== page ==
Planet Earth experienced a (relatively) close call today when an asteroid named “2011 MD” passed us by, missing by roughly 7,500 miles. 2011 MD is not an especially dangerous asteroid—at roughly 30 feet wide, it would be too small to do any serious damage in the case of an impact. But Earth is no stranger to encounters with so-called Near-Earth Asteroids (NEAs), which are asteroids “that travel to within 1.3AU” (about 121 million miles) of the sun. Fortunately, these strikes have become far less common; in Earth’s early days, scientists estimate that the impact rate was thousands of times higher, probably resulting in strikes even larger than the “Chicxulub event” that killed the dinosaurs about 65 million years ago. What are the odds that such an event could occur today?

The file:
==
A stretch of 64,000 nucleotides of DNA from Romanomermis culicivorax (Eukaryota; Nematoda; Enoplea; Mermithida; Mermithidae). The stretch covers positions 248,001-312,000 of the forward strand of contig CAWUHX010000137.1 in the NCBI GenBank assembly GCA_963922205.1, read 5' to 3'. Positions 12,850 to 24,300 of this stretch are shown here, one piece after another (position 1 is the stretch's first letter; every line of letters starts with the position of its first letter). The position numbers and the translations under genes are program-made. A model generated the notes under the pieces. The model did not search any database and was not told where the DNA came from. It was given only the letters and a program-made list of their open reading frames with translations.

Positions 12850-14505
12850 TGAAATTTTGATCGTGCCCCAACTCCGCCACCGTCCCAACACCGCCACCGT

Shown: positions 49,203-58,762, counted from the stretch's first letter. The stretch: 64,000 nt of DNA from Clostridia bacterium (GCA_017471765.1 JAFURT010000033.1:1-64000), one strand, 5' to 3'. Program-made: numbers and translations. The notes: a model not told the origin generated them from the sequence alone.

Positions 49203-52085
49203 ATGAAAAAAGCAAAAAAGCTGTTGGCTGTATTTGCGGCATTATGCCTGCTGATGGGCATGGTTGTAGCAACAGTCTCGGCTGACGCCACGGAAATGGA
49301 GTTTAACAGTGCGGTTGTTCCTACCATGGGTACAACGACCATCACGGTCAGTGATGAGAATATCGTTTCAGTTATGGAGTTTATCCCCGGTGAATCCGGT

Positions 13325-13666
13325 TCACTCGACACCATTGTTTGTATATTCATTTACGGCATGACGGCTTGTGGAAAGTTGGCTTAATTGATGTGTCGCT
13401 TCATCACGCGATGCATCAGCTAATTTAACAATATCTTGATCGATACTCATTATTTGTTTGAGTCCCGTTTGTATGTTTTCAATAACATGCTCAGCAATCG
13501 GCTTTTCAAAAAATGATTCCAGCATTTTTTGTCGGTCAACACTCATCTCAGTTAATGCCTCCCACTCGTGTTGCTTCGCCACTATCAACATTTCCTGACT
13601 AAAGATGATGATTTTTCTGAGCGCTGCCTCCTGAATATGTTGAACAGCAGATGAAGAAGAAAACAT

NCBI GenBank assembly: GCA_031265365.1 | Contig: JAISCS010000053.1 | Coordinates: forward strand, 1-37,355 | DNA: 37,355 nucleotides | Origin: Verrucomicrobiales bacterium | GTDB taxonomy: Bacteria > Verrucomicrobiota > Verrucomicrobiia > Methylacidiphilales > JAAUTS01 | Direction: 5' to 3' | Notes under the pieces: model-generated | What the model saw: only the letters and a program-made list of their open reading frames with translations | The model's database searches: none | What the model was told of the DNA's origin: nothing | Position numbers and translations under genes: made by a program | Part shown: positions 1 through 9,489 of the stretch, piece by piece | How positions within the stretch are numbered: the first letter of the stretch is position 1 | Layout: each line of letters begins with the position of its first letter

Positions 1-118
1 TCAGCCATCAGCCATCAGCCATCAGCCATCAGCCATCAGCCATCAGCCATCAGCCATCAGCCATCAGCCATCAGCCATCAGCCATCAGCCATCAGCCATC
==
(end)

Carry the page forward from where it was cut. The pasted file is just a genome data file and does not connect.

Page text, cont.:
Thankfully, they’re not very high. The most destructive NEAs, labeled “civilization destroyers” by Clark Chapman of the Southwest Research Institute, are 2-3 kilometers in diameter. But Chapman points out in a 2004 paper that because these NEAs are so large, scientists have already located most of them—and in most cases we would likely have years of warning to prepare for, or attempt to deflect, an impact. Chapman puts the odds of such a strike occurring in the next century at less than 1 in 100,000. That said, he argues that Earth exists in a “cosmic shooting gallery,” and while impacts may be extremely rare, they can also be extremely disastrous. In the meantime, though, there’s little reason to worry: NASA reports that “the only known asteroid whose hazard could be above the background level” is Asteroid 1950 DA, which has a collision probability that ranges from 0 to 0.33 percent. And in any case, it’s not scheduled to pass near earth until March 16, 2880.